Miranda Lambert, "Palomino" (RCA Nashville)

With its full-band arrangements and glossy production, the excellent new album isn't as radical as last year's "The Marfa Tapes." But it's still full of daring and idiosyncratic touches: an opener, "Actin' Up," built on a low-slung psychedelic-soul riff; a funky party song, "Music City Queen," featuring the B-52's; the gutting "That's What Makes the Jukebox Play," about an "old dive bar with the hand-drawn heart hanging lonely on the bathroom door"; a rowdy cover of Mick Jagger's "Wandering Spirit" with background vocals by gospel's McCrary Sisters.

The music is steeped in country-rock tradition — think Loretta Lynn meets Tom Petty — yet alert to the thrill of disruption.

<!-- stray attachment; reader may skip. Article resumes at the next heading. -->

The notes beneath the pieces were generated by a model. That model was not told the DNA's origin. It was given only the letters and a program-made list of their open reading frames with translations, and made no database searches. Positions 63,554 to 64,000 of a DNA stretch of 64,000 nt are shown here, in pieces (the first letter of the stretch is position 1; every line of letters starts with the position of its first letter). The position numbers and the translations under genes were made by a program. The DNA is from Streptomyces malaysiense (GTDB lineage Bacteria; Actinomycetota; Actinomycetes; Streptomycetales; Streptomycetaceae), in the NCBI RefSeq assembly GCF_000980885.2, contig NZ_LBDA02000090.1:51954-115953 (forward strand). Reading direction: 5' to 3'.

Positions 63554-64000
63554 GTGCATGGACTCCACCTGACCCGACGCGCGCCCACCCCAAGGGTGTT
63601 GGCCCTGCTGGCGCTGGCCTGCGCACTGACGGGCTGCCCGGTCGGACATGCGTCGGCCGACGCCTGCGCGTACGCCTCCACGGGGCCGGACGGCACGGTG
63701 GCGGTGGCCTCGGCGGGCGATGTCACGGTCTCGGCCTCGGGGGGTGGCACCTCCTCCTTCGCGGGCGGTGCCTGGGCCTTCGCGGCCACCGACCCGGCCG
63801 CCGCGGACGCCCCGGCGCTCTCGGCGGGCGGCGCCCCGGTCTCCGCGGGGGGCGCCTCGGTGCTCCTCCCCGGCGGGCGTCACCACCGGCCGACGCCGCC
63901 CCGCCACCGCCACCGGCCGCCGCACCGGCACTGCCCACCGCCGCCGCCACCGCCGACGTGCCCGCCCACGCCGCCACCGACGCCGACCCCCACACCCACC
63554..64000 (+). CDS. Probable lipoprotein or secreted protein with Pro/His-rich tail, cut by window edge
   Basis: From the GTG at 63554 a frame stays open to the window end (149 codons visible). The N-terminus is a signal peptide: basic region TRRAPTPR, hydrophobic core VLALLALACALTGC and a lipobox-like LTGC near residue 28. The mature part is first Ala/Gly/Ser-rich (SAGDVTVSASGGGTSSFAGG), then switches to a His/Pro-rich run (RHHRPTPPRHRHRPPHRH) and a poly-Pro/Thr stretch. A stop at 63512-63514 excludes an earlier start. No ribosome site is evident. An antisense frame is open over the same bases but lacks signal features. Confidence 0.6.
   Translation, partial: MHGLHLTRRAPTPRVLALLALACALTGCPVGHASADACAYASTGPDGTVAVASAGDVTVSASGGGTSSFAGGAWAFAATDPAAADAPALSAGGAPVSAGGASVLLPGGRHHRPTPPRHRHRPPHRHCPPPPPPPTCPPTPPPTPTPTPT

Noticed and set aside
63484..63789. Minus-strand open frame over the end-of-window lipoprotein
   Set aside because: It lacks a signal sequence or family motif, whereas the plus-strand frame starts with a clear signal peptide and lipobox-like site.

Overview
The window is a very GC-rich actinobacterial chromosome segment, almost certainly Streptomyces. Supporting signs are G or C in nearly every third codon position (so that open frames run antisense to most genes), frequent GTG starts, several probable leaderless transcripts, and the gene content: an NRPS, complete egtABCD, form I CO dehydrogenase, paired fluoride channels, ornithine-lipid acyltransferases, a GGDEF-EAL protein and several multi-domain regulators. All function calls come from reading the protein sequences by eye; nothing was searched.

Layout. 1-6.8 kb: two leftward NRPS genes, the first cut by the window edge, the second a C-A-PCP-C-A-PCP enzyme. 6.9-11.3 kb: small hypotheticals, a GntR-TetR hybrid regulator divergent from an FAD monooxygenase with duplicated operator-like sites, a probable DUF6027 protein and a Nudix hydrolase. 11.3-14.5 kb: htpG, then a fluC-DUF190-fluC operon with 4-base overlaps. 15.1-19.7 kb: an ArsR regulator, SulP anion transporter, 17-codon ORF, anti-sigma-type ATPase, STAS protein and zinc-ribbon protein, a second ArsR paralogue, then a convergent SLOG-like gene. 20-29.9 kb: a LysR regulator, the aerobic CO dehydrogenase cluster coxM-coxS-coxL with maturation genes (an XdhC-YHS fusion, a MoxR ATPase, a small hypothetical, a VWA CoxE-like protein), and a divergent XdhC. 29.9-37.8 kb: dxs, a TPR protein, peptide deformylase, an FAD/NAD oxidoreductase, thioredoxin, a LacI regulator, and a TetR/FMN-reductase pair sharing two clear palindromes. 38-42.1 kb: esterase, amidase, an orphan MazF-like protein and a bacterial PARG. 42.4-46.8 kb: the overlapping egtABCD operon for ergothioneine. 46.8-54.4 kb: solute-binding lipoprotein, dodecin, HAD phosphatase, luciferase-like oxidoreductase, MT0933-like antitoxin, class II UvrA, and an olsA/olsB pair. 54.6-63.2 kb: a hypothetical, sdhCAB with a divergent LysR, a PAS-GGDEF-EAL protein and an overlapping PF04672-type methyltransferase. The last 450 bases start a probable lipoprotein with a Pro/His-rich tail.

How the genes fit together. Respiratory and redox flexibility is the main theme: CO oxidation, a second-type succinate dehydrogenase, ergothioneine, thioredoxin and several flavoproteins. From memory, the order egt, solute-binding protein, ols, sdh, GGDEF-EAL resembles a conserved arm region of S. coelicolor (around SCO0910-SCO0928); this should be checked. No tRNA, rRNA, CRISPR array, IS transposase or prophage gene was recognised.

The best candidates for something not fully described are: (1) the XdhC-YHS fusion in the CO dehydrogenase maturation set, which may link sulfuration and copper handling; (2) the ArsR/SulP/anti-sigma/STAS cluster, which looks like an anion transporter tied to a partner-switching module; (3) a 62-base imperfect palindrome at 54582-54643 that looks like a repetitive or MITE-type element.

Taken in tandem with "The Marfa Tapes" and with " Drunk (And I Don't Wanna Go Home)," Lambert's bachelorette-bait duet with Elle King that just became the first track by two women to top Billboard's Country Airplay chart since 1993 — "Palomino" posits that Lambert has reached a point where she's more or less doing whatever she wants even as she's come to a kind of fruitful understanding with the hidebound country-radio establishment that hasn't always valued her work.

MIKAEL WOOD, Los Angeles Times


Sam Smith, "Love Me More"

"Every day I'm trying not to hate myself," the British pop crooner sings on a new single, "but lately it's not hurting like it did before." "Love Me More" is a simple but affecting ode to self-acceptance, and Smith delivers it with a breezy lightness that convincingly brings the message home. The arrangement keeps things airy and understated, so that even when a choir of backing singers enters in the middle, the effect is neither dolorous nor heavy-handed. The song, like Smith, keeps moving forward with a confident spring in its step.